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Performing a parts inventory reconciliation

November 23, 2010

Without a complete picture of his current parts inventory value, a dealer cannot make qualified decisions that ultimately affect the profitability of the parts department. Getting the parts and accounting departments to work together results in a more cohesive team with more information on which to base business decisions.

Performing a monthly parts inventory reconciliation takes a coordinated effort that is well worth it from Section 1 (to be completed by the parts manager) Compute the Physical Inventory The computer-generated or hand-counted inventory Add new and used cores Add non-genuine parts Add pending credits Add service and body shop works-in-process Add miscellaneous adjustments not included in the computer inventory Subtract negative on-hand balances if the balances are not subtracted from the computer inventory TOTAL PARTS PHYSICAL INVENTORY Section 2 (to be completed by the office manager) Compute the Accounting Inventory.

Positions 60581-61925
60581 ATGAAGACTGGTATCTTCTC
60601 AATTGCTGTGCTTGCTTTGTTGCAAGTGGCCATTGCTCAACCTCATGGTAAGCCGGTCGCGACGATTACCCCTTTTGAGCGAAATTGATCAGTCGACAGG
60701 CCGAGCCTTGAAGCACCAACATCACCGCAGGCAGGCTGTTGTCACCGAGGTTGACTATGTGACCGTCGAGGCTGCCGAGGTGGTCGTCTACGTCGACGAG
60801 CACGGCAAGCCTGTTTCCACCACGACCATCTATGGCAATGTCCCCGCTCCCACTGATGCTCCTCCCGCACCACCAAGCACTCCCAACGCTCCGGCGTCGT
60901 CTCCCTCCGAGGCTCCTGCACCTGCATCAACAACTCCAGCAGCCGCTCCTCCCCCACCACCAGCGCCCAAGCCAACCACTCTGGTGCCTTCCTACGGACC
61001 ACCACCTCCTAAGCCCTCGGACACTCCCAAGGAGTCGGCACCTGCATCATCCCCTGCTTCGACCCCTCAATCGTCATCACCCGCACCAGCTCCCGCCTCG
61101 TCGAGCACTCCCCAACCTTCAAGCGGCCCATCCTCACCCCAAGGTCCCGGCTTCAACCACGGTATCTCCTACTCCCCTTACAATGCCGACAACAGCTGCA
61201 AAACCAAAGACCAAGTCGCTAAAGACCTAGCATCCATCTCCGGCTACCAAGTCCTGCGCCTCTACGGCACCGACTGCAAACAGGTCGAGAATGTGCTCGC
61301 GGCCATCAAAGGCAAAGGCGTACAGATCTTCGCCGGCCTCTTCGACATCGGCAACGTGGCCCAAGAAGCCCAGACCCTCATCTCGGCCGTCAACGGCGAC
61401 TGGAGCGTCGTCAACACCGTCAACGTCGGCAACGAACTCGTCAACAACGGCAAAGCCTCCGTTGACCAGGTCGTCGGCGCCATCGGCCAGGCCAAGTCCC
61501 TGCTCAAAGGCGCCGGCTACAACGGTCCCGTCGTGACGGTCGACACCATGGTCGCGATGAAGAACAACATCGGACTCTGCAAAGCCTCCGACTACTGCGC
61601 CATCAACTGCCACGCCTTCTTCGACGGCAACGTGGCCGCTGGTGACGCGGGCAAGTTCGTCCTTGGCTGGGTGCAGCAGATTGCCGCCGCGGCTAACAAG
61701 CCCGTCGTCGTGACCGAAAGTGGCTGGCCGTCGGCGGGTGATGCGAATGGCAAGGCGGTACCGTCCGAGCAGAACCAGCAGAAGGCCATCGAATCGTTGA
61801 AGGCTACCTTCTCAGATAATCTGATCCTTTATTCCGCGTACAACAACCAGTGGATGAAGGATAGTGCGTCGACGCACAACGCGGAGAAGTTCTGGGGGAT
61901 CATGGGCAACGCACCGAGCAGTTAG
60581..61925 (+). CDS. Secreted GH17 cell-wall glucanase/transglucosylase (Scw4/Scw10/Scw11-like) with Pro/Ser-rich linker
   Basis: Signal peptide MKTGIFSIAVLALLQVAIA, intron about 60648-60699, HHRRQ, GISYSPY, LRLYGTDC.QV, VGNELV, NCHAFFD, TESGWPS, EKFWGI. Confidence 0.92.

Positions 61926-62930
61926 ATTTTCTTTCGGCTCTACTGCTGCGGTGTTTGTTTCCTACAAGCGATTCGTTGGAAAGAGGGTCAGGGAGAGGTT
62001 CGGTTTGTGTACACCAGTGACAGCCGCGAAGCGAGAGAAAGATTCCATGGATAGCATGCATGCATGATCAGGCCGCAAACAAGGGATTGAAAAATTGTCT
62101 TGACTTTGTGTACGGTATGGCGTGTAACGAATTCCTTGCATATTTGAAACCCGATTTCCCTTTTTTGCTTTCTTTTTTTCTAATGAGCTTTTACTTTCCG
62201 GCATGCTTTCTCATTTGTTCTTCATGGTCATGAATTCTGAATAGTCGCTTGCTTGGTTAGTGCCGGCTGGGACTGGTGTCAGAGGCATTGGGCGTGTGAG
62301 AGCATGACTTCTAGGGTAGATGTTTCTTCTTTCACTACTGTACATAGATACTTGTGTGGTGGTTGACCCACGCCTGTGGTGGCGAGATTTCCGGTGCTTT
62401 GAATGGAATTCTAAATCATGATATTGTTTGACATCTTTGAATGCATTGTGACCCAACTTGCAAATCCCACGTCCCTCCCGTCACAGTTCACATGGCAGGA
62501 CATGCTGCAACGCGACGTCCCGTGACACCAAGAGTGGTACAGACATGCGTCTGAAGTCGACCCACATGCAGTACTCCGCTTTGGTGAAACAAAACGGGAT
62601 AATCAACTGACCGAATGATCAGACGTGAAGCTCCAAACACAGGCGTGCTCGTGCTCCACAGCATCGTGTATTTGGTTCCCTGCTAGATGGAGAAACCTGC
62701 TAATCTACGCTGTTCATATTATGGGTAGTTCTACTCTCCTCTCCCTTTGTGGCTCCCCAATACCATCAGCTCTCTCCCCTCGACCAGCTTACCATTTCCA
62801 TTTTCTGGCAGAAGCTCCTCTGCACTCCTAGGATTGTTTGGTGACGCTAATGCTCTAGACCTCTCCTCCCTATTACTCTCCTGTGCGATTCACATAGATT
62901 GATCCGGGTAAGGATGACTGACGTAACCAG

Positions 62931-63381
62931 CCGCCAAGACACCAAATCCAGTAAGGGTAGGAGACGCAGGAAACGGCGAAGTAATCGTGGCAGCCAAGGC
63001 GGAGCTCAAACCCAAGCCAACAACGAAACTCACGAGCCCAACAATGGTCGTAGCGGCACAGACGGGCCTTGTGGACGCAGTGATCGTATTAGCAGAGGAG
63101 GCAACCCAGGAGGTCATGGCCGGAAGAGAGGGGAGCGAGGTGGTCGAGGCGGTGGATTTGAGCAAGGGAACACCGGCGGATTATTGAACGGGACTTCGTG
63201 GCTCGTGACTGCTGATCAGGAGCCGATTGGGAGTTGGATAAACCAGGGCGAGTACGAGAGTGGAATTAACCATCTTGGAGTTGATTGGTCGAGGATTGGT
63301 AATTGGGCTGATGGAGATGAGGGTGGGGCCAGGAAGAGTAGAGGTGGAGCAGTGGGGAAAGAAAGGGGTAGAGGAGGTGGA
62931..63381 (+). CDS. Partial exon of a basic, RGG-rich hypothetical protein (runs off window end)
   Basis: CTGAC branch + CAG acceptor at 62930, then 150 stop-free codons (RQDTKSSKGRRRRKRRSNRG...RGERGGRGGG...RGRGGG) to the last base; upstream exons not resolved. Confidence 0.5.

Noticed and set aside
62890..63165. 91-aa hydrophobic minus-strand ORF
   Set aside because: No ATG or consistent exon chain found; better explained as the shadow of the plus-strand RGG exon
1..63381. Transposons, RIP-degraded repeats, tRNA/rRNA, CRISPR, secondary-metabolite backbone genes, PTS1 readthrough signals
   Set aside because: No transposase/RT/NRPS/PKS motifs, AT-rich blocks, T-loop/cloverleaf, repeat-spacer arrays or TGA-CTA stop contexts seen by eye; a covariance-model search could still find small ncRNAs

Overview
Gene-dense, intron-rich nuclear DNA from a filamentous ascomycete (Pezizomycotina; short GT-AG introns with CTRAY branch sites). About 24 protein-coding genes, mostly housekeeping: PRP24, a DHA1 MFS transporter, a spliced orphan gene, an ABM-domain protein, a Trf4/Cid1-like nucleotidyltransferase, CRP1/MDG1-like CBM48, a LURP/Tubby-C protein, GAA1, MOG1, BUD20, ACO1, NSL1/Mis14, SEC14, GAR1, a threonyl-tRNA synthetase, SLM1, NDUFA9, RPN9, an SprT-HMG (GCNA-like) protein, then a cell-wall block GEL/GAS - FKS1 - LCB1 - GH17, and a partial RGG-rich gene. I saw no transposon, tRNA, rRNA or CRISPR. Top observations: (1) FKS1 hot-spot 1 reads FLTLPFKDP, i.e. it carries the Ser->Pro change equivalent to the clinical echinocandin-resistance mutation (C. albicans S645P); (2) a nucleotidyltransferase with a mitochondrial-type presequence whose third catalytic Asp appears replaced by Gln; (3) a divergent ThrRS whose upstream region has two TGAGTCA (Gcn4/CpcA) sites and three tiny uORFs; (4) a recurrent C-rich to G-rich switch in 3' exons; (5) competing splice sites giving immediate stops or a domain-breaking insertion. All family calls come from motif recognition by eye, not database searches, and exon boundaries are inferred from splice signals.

The general ledger account balance for parts inventory If the accounting balance is taken after the parts inventory, Add service and body shop ROs and parts invoices Subtract parts purchases If the accounting balance is taken before the parts inventory, Subtract service and body shop ROs and parts invoices Add parts purchases Add receipt of parts before inventory but billed after inventory Subtract receipt of parts after inventory but billed before inventory TOTAL ACCOUNTING INVENTORY both standpoints-teamwork and accurate information.

The NADA offers a formula to compare the inventory dollars in the parts and accounting departments. The totals should match. The formulas are excerpted from an NADA Management Guide, "A Dealer Guide to Performing a Monthly Parts Inventory Reconciliation." The guide can be ordered at 800-252-6232, ext. 2. Cost plus shipping is $10 for NADA members, $20 for nonmembers.